At a certain time when everything seemed to be happening everywhere, except, perhaps the spot where I was—where I gazed, wide-eyed, caught up with the vastness of stagnation and void – there was a particular kind of impulse. It could be moral fiber; but really, it was just a matter of chance.
By chance I became a part of the Disaster Response Team of the Philippine National Red Cross in Davao City in 2006. My high school classmate called on one of those boring days during the semestral break, which I spent over-feeding fishes and coiling in the couch to watch Shrek for the nth time. He invited me for training on Disaster Management. Because I was hungry for something to happen, I was glad to be part of anything that could break my monotonous days. Besides, if there were a gang war in our ghettoized neighborhood in Santo Niño, Matina, I thought I might be able to help. Yet I had never thought I could respond to a disaster with a sense of planning and order. I was one of the most panicky people I knew. Then again, I attended the training despite my father’s displeasure, saying in his coarse voice that I am too frail and small, “basi ikaw pa’y tabangunon.”
The five-day training was attended by undergraduates from different colleges and universities in Davao City. Some of them came in batches of three and five. Almost half of the class were nursing students from Davao Doctors College. There were eighteen trainees and I was the only one who came from the University of the Philippines Mindanao.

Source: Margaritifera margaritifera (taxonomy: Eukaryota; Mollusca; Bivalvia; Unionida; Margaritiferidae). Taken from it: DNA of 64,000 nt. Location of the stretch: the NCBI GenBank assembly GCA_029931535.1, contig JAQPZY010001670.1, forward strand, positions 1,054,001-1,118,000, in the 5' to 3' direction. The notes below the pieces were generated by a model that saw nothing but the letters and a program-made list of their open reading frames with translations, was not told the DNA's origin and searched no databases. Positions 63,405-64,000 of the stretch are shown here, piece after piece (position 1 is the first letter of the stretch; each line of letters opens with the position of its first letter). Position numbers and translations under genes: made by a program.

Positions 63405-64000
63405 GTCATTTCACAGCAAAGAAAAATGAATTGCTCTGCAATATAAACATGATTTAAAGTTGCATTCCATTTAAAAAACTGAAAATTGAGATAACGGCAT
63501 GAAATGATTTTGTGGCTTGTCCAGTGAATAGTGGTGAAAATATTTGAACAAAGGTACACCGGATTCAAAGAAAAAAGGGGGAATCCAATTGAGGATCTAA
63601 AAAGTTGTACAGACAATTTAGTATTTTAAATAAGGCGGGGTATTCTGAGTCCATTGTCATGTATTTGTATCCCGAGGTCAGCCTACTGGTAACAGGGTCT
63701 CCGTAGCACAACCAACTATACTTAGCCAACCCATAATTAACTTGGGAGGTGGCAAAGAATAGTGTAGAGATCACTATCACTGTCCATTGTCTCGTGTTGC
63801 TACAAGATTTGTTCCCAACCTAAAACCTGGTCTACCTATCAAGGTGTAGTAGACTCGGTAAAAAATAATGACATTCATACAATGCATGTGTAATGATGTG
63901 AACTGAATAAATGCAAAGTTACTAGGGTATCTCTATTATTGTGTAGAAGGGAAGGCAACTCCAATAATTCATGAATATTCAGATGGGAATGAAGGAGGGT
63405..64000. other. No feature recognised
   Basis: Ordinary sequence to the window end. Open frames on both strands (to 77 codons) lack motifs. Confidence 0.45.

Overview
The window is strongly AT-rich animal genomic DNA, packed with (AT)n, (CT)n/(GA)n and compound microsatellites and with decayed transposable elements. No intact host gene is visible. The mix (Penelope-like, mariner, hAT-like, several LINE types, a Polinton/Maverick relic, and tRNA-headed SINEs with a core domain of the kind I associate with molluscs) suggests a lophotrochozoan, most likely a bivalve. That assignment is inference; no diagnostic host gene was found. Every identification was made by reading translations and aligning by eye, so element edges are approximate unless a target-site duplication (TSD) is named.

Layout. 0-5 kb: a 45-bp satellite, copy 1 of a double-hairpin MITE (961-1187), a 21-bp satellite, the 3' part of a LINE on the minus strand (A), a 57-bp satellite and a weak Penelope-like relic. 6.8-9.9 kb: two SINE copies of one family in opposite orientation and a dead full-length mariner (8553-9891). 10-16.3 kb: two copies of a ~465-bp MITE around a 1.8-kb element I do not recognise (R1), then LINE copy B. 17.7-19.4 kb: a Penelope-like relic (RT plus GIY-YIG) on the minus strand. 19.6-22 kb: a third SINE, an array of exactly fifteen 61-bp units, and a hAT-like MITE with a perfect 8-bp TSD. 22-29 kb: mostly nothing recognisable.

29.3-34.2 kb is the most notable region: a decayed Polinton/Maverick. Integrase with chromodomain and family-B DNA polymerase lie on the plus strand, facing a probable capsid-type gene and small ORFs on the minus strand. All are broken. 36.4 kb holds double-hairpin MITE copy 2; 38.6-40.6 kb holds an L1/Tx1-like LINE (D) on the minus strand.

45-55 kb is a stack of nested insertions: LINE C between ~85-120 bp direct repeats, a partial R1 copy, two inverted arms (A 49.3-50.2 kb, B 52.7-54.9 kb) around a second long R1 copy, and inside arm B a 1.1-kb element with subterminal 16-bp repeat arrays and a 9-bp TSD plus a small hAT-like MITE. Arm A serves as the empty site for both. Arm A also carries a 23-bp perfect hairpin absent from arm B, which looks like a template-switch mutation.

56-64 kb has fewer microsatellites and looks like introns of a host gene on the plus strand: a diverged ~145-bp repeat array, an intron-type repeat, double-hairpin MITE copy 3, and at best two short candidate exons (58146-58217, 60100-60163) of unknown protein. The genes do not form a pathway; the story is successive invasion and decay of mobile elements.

The first four days were a series of lectures on the Red Cross Movement, on disasters, on relief operations—from logistics to the overview of the psychology of a victim or evacuee. We were inside a classroom setting: white walls, a white board, armchairs, and a teacher. With the lecturer’s voice fading amidst the muttering of my seatmates, the view of the Ateneo building across Roxas Avenue, and my own thoughts, how prepared could we be for a disaster?
I came to realize later that what we were supposed to do as a team was to provide momentary relief for real people who suffered from distress and loss. A disaster implied a cost: how much had been lost and how little had remained. On the fifth day, we executed a disaster response drill. With that, we were declared ready to plan and execute an effective relief operation.
When I returned to our house, my father asked me what I had learned in that five-day seminar. I did not have the mind to instantly pluck out something brilliant except the running joke my team mates and I enjoyed in class: “Kung naa gani’y disaster, mu-squat sa floor,” I told him, “unya tabunan ang dalunggan.”
In the summer vacation that followed, I experienced my first relief operation. A Muslim village in Sitio Ilang, Tibungco had caught fire and destroyed the houses of four hundred Tausug families.
“Four hundred families,” my friend said from the other end of the phone. It was always like that. They counted those who were affected by the smallest unit of the community. A family, to put it simplistically, is the triad of the father, the mother and the child. But it was not like that in reality. It was more of a pentagon, a hexagon—or the shape of an exploding star.